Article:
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Home arrow Market Research Findings arrow Healthcare arrow Understanding Public And Patient Attitudes To The NHS
Understanding Public And Patient Attitudes To The NHS PDF Print E-mail
Written by MORI   
02 Nov 2006

Understanding Public And Patient Attitudes To The NHS

30 October 2006

This year the Healthcare Commission is supplementing its annual State of Healthcare report on the "the provision of healthcare by or for NHS bodies" in England and Wales with a summary of NHS-related research published by Ipsos MORI since 2000. This supplementary report looks at public and patient priorities for, and satisfaction with, a wide range of different aspects of the NHS. The report highlights key trends over the last five years, looks at regional and demographical differences, and summarises areas of change.

The British general public continue to view the NHS as one of the best of its kind in the world. Despite this however, in early 2006, levels of optimism about the future prospects of the NHS were at their lowest since 2002.

Although public opinion on long term prospects for the NHS is in decline other Research by Ipsos MORI shows that public and patient satisfaction, (stable since 2000), is now showing signs of improvement. This is despite the impact of (often negative) media coverage and politics on the NHS at a national level, where people rely on media coverage to form judgement.

The report highlights that the public remain very concerned about funding the NHS and see this as the biggest issue facing the service. This is despite the fact that waiting times and waiting lists have been cut in recent years — far more people in Britain still believe waiting times are increasing rather than falling.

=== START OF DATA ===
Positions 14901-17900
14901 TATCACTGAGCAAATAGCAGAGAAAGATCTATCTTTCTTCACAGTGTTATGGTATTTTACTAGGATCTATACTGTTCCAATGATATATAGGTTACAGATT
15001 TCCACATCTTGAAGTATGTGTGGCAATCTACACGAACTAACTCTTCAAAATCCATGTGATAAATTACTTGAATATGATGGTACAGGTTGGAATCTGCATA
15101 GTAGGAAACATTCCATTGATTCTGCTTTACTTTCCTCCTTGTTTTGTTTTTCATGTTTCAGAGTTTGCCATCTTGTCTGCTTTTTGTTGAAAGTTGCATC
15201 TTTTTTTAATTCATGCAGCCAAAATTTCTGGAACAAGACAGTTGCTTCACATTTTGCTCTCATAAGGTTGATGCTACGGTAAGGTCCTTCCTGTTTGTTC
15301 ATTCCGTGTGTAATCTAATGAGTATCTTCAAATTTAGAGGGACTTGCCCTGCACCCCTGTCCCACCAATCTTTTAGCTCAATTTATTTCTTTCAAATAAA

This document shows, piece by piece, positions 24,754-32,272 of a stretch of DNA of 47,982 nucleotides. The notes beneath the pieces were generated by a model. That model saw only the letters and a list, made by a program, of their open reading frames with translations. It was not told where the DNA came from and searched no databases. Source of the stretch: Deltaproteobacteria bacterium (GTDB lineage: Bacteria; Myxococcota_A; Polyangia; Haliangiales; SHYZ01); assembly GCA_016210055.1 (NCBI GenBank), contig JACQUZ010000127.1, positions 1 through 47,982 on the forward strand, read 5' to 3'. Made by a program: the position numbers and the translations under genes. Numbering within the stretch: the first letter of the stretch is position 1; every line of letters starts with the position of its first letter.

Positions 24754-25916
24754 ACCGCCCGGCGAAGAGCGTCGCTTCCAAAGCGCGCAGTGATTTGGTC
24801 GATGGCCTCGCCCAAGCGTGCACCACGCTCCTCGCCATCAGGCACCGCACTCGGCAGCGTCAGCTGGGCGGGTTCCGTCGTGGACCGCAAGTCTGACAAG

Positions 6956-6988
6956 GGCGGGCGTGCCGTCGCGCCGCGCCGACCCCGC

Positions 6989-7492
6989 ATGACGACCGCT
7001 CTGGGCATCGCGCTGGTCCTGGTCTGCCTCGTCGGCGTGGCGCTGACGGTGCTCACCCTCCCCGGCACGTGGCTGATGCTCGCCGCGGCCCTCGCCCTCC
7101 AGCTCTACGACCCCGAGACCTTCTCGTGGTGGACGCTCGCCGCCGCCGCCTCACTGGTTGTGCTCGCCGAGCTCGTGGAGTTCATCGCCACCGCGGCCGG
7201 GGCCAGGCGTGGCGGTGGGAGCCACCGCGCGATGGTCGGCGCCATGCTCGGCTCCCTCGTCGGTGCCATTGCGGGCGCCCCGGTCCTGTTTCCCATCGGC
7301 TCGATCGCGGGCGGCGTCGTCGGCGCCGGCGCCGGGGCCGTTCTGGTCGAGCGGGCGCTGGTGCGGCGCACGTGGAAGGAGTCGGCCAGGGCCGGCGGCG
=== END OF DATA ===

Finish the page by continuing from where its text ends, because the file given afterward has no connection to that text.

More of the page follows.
Another factor influencing satisfaction levels are findings that suggest ethnically diverse and younger populations tend to be more critical of the NHS and individual hospitals. Therefore, some NHS trusts may find it much harder to satisfy their patients than others who are serving populations known to be more complimentary about how the NHS treated them.

It's not all bad news though; there is some evidence of rising satisfaction with the choice people get when they use the NHS. Nevertheless, there is still work to do in persuading the public to see reform, or a more plural system of provision, as being most needed.

The majority of the findings in this report are based on surveys of the general public conducted by Ipsos MORI over the telephone or face-to-face. Additional context is also provided by some of Ipsos MORI's qualitative research. The Healthcare Commission's Patient Surveys Programme employs postal methodology, and the results of the programme, therefore, cannot be directly compared with the findings presented in this report.

 

 
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